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 mod_evil 6th May 2006 06:47 PM

Power Transformers in Output!

A friend called me, who is possible use Power Transformers in Output of Tubes.

Fine.

I'm thinking to make a amplifier for mine Sennheiser HD580. With EL84 Pentode in SE.

The same friend called me, who I need a LOW voltage ( 6 ~ 7v ) secundaries to can use power transformers in the output.

Can anybody help me?

Felipe Navarro.

 Merlinb 6th May 2006 07:17 PM

I have done this (mine was push pull though). Here's how to choose a transformer:

Decide what primary impedance you want. It might be 5200 ohms for an EL84.

Divide by speaker impedance, it might be 8 ohms.
5200/8 = 650

Find the square root- because you need to find the TURNS ratio from the IMPEDANCE ratio, and one is the square of the other.

sqaure root of 650 = 25
So turns ratio of transformer is 25:1

Divide the primary VOLTAGE of the transformer by the turns ratio. You said you have a 220V transformer, so:

220/25 = 8.8V
So you would need a 220 to 8.8V transformer.

You can work backwards of course too, so:
A 220V : 9V transformer would be close = 4700 ohms primary impedance.
A 220V : 6V transformer would be 10000 ohms primary impedance, also pretty good.
Your 220V : 12V transformer would be 2600 ohms = too low! BUT- connect to a 16 ohm speaker doubles it = 5300 ohm = ok!

However, it will sound BAD for hifi.
Its ok for LoFi, like guitar amps.
For a single ended design, use a transformer capable of twice the wattage than you need, so for an EL84 say a 12VA transformer- nice and big.

 Brian Donaldson 6th May 2006 07:28 PM

Your cans have a much higher imp than 8 ohm. I would suggest a OTL cathode follower with a LTP input to preserve absolute phase and give you a few db gain.

 Merlinb 6th May 2006 07:37 PM

There is nothing obviously worng with the circuit, except the standby switch. Disconnecting valve cathodes while HT is applied will damage valves over time. A standby switch should be in the HT supply, before or after the rectifier.

Are you quite sure the oscillation is coming from the output stage? You're not simply hearing oscillation from one of the pre amp stages?

I would perhaps reduce the size of the capacitors C14 and C15 to 33nF to avoid low-frequency oscillation. Also check them for leakage.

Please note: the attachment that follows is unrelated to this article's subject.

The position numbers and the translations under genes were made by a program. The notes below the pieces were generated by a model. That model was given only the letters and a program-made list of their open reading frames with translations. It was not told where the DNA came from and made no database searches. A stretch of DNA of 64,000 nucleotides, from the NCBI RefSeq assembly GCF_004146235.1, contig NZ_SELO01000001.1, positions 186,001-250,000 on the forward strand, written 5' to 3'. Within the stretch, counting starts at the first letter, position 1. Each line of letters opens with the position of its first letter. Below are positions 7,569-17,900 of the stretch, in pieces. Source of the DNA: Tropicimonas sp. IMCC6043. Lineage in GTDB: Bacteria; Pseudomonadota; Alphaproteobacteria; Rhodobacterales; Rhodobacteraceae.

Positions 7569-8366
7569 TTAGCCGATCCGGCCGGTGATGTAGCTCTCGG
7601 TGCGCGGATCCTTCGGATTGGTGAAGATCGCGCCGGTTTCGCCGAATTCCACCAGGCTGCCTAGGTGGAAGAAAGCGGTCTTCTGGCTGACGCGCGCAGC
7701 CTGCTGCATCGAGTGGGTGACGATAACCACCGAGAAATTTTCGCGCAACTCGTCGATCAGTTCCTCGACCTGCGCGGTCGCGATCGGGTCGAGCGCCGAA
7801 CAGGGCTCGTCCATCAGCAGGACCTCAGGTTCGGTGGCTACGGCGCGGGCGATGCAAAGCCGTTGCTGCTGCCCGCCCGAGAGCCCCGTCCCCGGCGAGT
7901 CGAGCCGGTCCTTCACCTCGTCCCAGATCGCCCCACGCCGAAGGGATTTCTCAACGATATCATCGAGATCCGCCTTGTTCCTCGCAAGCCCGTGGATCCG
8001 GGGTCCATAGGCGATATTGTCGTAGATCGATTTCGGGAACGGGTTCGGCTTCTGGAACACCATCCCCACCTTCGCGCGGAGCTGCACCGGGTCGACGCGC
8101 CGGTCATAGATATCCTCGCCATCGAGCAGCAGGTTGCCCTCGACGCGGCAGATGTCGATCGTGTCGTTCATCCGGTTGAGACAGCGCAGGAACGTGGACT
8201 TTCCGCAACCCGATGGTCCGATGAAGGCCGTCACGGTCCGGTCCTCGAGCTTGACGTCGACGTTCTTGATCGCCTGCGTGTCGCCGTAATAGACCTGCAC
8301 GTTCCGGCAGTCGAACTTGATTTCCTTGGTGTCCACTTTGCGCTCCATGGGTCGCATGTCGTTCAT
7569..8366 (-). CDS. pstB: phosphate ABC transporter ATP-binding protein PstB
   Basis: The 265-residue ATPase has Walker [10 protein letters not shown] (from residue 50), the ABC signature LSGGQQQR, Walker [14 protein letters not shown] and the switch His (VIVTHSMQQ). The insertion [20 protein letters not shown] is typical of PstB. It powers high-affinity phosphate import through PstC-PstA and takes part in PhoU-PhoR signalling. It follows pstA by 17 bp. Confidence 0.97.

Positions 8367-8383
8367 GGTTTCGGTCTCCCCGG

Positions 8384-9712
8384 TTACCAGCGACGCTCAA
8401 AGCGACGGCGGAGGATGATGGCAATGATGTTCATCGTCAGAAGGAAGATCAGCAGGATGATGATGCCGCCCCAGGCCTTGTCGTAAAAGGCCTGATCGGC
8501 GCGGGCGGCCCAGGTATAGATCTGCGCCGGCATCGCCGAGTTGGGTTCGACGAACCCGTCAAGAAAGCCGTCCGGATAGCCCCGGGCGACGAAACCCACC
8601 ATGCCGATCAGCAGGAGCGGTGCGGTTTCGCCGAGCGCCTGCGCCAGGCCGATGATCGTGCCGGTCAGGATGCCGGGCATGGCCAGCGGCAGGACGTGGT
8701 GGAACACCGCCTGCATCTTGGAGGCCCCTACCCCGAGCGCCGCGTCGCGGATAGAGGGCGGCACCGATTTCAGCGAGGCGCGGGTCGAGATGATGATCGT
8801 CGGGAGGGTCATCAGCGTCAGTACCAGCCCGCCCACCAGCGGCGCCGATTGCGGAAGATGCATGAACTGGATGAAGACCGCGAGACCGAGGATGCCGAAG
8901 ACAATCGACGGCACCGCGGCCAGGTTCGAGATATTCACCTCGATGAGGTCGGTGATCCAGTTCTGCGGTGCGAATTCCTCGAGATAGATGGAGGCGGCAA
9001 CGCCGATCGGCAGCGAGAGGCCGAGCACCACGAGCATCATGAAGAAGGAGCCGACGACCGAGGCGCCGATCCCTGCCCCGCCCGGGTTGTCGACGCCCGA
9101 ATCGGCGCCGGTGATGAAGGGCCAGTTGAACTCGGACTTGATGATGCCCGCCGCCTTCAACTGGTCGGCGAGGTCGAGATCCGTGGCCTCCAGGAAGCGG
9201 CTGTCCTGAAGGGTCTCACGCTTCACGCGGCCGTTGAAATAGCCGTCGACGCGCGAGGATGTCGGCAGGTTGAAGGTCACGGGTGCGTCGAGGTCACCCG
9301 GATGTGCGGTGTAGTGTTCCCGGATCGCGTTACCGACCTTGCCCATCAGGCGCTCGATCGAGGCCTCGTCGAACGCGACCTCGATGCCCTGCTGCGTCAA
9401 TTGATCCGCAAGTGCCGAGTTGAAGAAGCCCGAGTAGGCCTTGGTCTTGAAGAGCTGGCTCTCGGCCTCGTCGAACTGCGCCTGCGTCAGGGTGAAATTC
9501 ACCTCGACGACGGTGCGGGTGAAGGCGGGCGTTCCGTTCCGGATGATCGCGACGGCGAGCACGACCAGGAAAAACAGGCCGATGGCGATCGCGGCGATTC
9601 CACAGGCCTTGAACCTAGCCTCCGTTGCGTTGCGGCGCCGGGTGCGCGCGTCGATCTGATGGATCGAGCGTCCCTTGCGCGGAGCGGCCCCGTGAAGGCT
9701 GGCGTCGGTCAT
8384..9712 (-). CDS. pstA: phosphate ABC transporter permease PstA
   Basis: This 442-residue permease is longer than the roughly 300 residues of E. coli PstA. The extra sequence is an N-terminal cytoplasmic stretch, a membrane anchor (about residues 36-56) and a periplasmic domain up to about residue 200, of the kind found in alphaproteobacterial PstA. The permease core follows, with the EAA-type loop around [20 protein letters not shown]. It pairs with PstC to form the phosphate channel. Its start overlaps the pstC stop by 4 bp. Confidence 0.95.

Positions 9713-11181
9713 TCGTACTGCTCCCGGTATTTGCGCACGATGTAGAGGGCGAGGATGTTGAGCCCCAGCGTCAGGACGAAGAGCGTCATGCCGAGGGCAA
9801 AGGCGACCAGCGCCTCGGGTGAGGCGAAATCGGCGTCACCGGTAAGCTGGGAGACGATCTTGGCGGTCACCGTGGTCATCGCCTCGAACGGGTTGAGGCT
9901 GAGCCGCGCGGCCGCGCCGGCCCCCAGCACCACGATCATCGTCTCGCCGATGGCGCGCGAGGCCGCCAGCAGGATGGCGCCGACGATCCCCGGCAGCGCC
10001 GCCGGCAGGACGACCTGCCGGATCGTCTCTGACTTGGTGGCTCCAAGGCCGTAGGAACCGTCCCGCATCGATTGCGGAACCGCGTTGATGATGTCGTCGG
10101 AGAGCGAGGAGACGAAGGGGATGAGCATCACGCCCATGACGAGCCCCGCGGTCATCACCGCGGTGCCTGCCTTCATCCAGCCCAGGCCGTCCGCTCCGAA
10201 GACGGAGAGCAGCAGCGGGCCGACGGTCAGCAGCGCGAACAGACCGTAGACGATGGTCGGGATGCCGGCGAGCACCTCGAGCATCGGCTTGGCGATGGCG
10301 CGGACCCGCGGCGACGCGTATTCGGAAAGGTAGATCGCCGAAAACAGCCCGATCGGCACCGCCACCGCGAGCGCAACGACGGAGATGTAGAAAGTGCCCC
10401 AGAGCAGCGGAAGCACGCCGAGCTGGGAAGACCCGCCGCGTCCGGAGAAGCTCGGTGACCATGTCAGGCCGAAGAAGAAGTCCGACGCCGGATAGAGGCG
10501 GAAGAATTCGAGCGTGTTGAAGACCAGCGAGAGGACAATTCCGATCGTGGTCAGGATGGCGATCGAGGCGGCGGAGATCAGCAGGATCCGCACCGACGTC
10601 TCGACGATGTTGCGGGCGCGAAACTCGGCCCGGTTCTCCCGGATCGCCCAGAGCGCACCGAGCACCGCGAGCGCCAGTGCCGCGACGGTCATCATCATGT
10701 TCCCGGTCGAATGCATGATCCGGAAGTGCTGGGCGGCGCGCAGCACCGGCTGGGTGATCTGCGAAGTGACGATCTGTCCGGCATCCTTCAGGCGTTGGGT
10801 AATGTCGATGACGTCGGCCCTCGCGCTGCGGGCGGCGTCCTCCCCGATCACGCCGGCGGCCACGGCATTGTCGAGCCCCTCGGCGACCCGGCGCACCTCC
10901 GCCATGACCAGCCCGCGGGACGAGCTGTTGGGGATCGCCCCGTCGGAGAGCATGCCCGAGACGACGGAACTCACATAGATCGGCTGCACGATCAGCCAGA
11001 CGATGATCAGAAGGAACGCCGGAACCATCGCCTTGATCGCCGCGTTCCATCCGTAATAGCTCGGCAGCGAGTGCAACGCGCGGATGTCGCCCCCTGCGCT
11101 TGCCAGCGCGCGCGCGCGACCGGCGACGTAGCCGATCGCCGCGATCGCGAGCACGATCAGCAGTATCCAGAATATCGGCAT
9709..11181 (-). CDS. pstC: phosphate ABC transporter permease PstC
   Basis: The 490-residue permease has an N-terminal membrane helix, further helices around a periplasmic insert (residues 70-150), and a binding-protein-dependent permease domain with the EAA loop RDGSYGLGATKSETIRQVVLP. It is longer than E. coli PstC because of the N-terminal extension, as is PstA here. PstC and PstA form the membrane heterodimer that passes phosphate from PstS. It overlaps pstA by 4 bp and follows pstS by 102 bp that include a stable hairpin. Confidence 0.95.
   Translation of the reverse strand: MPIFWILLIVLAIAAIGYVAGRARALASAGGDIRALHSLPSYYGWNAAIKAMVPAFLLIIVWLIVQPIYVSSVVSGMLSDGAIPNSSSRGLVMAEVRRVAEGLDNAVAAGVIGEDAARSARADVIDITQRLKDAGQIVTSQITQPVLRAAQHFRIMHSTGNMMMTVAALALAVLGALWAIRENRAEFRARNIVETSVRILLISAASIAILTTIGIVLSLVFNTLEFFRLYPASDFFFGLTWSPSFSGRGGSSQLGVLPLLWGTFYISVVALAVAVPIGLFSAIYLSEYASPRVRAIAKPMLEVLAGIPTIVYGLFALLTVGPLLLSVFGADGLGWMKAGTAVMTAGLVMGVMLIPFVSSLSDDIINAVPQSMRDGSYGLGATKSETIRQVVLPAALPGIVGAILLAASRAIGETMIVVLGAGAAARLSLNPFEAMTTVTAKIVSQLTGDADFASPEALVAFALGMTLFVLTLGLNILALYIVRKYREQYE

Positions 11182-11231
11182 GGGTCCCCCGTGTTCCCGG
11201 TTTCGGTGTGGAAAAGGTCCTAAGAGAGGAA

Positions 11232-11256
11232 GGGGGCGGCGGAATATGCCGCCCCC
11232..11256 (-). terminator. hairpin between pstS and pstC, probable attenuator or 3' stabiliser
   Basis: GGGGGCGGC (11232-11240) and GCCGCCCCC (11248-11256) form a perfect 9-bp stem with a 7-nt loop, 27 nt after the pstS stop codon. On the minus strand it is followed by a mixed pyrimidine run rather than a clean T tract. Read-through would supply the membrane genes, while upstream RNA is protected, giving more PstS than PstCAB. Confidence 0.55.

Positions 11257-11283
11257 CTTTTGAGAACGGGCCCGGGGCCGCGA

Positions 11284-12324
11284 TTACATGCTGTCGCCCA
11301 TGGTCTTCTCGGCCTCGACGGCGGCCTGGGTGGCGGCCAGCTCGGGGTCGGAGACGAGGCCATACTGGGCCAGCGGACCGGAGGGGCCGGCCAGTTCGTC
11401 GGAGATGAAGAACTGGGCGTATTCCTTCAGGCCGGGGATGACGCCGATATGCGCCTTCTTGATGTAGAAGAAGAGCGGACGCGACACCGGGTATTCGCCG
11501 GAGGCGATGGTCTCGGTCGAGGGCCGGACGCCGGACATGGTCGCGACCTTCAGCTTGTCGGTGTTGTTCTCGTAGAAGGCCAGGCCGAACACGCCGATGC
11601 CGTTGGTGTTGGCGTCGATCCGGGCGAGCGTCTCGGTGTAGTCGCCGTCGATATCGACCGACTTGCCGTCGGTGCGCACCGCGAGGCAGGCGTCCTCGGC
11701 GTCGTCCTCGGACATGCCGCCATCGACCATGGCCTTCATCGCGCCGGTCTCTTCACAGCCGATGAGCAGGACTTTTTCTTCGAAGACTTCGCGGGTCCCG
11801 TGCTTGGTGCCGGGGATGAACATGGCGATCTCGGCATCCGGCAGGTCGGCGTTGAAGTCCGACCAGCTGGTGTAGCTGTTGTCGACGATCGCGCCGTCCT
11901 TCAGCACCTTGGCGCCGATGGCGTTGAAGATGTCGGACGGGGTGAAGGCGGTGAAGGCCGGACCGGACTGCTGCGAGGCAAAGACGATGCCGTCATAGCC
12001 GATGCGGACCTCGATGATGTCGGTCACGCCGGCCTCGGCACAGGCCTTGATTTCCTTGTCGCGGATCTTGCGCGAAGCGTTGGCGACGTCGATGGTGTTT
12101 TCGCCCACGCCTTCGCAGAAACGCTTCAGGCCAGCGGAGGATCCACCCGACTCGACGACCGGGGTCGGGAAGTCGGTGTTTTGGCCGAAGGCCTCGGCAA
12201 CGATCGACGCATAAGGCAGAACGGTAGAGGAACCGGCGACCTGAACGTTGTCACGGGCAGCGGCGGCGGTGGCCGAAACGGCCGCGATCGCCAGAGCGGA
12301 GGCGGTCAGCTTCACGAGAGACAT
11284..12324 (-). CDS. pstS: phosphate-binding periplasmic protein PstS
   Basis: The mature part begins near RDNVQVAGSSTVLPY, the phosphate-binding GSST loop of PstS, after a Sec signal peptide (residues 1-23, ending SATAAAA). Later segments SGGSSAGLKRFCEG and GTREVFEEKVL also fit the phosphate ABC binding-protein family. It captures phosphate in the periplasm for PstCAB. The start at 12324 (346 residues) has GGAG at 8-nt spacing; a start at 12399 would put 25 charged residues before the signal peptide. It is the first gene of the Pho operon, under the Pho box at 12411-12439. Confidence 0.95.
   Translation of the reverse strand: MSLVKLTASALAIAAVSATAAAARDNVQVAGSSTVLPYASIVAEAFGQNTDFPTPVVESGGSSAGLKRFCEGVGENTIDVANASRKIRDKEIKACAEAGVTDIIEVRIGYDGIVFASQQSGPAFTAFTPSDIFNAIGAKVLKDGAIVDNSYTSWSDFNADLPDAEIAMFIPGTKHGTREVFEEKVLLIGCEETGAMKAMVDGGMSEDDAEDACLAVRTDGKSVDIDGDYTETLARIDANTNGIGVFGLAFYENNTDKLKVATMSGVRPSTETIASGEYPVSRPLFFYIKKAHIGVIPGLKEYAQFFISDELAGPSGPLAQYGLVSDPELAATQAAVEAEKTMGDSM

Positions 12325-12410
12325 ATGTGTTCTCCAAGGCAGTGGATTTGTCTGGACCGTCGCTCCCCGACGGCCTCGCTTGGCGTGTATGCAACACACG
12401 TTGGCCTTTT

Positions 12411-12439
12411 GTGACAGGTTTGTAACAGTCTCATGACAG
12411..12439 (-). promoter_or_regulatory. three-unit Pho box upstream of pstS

Brian Donaldson 6th May 2006 07:49 PM

Oh yea, I also forgot, SE and power trans for OPT is a bad combination. I've heard toroids can make pretty good push-pull opt , but are very intollerant of DC bias, and EI OPT's will have very poor high freq response.

If you parafeed a toriod, you can get decent results, but for HP amp, dump the transformer and use a 10W or so triode cathode follower. Maye a 6SA7?

 mod_evil 6th May 2006 08:29 PM

Hey all,

My Sennheisers has 300ohm impedance.

Merlinb,
If I use a 300ohm impedance, can I use the 12v segundaries???

What transformer i need?

Thanks,
Felipe Navarro.

 ilimzn 6th May 2006 08:54 PM

First of all you cannot simply use a power transformer as an output transformer for a SE amp. A SE amp has DC bias current going through the transformer, power transformers are not designed for DC bias (no airgap), hence you can't use them here.
For a PP amp you may be able to use a power transformer as Merlinb suggested. Assuming you can balance the DC currents ideally, a toroidal transformer may provide more than decent results!
The 'use twice the VA rating if it's SE' mentioned by Merlinb is downright WRONG. In PP amps, the size depends on the maximum flux chosen and the lowest frequency you want full power at. For 20 Hz you need a transformer that would have about 6 times higher VA rating if it was used as a power transformer - In THEORY. Various other considerations may require an even bigger core. For SE things are even more complex and because an airgap is needed, the transformer is even larger. 10W SE output transformer cores could easily be used as 100, in some cases even 200VA power transformers if their airgap was removed.
Finally, if you wish to drive 300 ohm headphones with an EL84, you should not need an output transformer at all, if you use the proper topology.

 Merlinb 6th May 2006 10:08 PM

Quote:
 Originally posted by ilimzn [B]First of all you cannot simply use a power transformer as an output transformer for a SE amp. A SE amp has DC bias current going through the transformer, power transformers are not designed for DC bias (no airgap), hence you can't use them here.
You CAN use them, it will simply be EXTREMELY inefficient. I was assuming this was for a small LoFi design or experimentation- for HiFi or prolongued use I'd agree with you obviously. At the end of the day, a transformer is nothing more than some copper around some iron. You can abuse it as much as you want and get it to 'work', but it won't work 'well' granted. It's just a matter of what you want to achieve.

 Brian Donaldson 6th May 2006 10:34 PM

When I was about 10, I wrapped about 40 turns of #14 wire around a 1/2"carrage bolt, then another 10 turns of #14 on top of that. I then plugged the first set of windings into the wall outlet. Yes, I was trying to make a transformer. I would say it didn't work, but you may disagree.

With the core saturated, the inductance is greatly deminished and you're heating a tube anode more than anything else. You will get some garbled, highly distorted noise out, but I wouldn't call it working.

 pedroskova 6th May 2006 10:53 PM

Use a parafeed topology with power toroids as OPT's , i.e., a choke-loaded tube that is cap coupled to your transformer(no dc to deal with). The smaller power toroids have bandwidths out to 100k.

Search the web for "parafreed" . Plenty of info out there.

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